Some may object that the very fact that the Federation is not an unlimited democracy is proof that it is not libertarian.  To them I recommend the book Liberty or Equality, by Erik von Kuehnelt-Leddihn, which explicates in detail the distinctions between democracy and liberty.  For a crude example, suppose that the 90% of Americans who are white should vote to exterminate the 10% who are colored.  This would certainly be democratic (i.e., majority rule), but it would with equal certainty not be libertarian.  For another example, a society in which slavery exists is not libertarian even though all the slaves approve of their slavery.

    That the Federation is a "Spartan" society seems also to involve the false assumption that civilian life duplicates the admittedly Spartan military life.  But the Spartanism of the Service is deliberate as a means of making men out of boys; all indications are that civil society is comparatively luxurious.  In fact, the first arises out of the second: you don't need such rugged boot training if all the lads are already accustomed to Spartan living.  For a perhaps tenuous indication of the nature of the society, consider that Rico's father is a big businessman--and the existence of big business implies mass production, which implies mass consumption, which implies a high standard of living.

    (4)  HEINLEIN GLORIFIES WAR, AND IMPLIES THAT WAR IS THE ONLY OCCUPATION FOR A "REAL MAN."  Absolutely false.  Heinlein claims war is necessary at times, and certainly not shameful or dishonorable (the same could be said of defecation), but nowhere does he glorify war.  His basic statement, "The noblest fate that a man can endure is to place his own mortal body between his loved home and the war's desolation" (p. 113) implies, first, that war is something "endured," not enjoyed, and second, that war is so unpleasant, so desolate, that it must at all costs be kept away from one's home.

    Heinlein says that a certain amount of military service is the duty of every good citizen, but he never implies that the obligation cannot be discharged by anything less than a full lifetime of service.  Thus, he never says that war is the only occupation for a real man, although he surely does imply that anyone who refuses to take even a temporary part in war is not quite a "real man."  His reasoning seems to be that since war is necessary to the survival of society, one who refuses to take part is a freeloader who wants to enjoy the benefits of social life without sharing in the risks of preserving it.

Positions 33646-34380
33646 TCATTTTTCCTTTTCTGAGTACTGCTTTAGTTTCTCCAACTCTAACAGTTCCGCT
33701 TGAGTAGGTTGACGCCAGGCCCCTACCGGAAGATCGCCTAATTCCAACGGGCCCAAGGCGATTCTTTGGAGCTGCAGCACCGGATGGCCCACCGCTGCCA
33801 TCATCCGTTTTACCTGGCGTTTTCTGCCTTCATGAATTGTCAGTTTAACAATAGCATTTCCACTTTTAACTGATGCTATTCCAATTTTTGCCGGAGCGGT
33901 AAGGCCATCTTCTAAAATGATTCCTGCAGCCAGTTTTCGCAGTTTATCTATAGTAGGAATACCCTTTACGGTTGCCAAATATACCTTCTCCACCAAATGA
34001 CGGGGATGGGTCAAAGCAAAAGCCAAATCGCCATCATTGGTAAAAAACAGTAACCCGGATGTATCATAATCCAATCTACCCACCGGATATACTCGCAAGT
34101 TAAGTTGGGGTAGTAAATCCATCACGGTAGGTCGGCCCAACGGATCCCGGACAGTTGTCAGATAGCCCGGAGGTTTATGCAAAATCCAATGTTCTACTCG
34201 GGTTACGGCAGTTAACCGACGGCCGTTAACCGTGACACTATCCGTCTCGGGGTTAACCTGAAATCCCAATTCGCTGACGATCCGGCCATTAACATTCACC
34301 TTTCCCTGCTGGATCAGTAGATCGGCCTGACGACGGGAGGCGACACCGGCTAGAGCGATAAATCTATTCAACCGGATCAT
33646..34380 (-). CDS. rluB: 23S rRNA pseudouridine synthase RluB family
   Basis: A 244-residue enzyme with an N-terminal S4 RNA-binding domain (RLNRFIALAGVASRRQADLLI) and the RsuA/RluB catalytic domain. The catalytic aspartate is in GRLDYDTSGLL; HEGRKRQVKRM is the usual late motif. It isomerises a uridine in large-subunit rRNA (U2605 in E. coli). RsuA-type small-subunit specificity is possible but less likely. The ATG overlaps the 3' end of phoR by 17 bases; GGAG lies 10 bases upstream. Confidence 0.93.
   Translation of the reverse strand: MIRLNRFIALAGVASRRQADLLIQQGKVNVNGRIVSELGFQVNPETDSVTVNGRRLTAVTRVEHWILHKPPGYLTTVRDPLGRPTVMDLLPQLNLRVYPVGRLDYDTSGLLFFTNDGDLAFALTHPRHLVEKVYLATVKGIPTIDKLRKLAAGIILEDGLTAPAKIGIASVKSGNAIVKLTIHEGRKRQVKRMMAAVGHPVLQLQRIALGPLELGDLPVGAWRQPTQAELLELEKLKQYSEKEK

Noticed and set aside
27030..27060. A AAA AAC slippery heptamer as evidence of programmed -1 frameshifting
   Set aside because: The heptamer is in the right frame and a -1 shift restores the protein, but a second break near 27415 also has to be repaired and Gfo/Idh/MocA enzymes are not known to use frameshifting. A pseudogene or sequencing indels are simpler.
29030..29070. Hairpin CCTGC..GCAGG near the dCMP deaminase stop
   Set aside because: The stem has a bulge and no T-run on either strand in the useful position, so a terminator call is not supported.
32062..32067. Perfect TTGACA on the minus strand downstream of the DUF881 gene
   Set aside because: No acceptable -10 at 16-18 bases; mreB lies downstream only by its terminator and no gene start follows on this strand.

(5)  THESE IDEAS ARE A "RECENT ABERRATION" OF HEINLEIN'S.  An aberration they may be, but recent they are not.  See the last chapter of The Puppet Masters, published eight or nine years ago.

    (6)  WHILE THE SYSTEM MAY BE USEFUL FOR FIGHTING THE "BUGS," IT WAS UNJUSTIFIABLY INSTITUTED IN A UNIFIED AND PEACEFUL WORLD, LONG BEFORE THE BUGS WERE ENCOUNTERED.  Actually, Heinlein says that the system was originated by veterans in the anarchic period following the war between the Russo-Anglo-American Alliance and the Chinese Hegemony (p. 211 ff).  Nowhere does he say that the whole world was at peace, or even that the Russians, British, Americans, and Chinese did not resume the war when they were sufficiently recovered.  And the world was definitely not unified, for Heinlein specifies that the system was instituted in only a few places, and then spread.  Clearly, the Terran Federation was in fact created by the expansion of the new system into the vacuum left by the collapse of national governments.

*       *       *       *       *       *

    So much for the specific criticisms.  To me, the central question is, would the system actually produce responsible citizens?  This can hardly be settled except by actual experience, but theory at least favors it.  Certainly, it is true that the irresponsibility of voters is indeed one of the principal problems of democracies.  And Heinlein is absolutely correct in characterizing government as being force -- "the Power of the Rods and the Ax."  This is true virtually by definition: government is the social apparatus of coercion, possessing the legal monopoly of the use of violence in carrying out its policies.  But would Heinlein's system instill an appreciation of this fact, and inculcate the requisite moral responsibility for humane and libertarian use of such power?

    It is to be noted that the Federation system depends on both the term of service and the required classes in History and Moral Philosophy.  The system would be unworkable with either alone.  The H&MP course gives the student the theoretical knowledge, and the dangerous service makes it a real and living thing for him, by requiring him to assume the burden of maximum responsibility.  In a sense, the choice of whether to enlist for the term is the final examination at which the student passes or flunks Moral Philosophy.

    I do not know of any reason for asserting that the system could not work; the most that can be said is that it cannot be shown that it positively would work.

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Originally published in The Proceedings of the Institute for Twenty-First Century Studies #137, October 1960.

Graphics by Kelly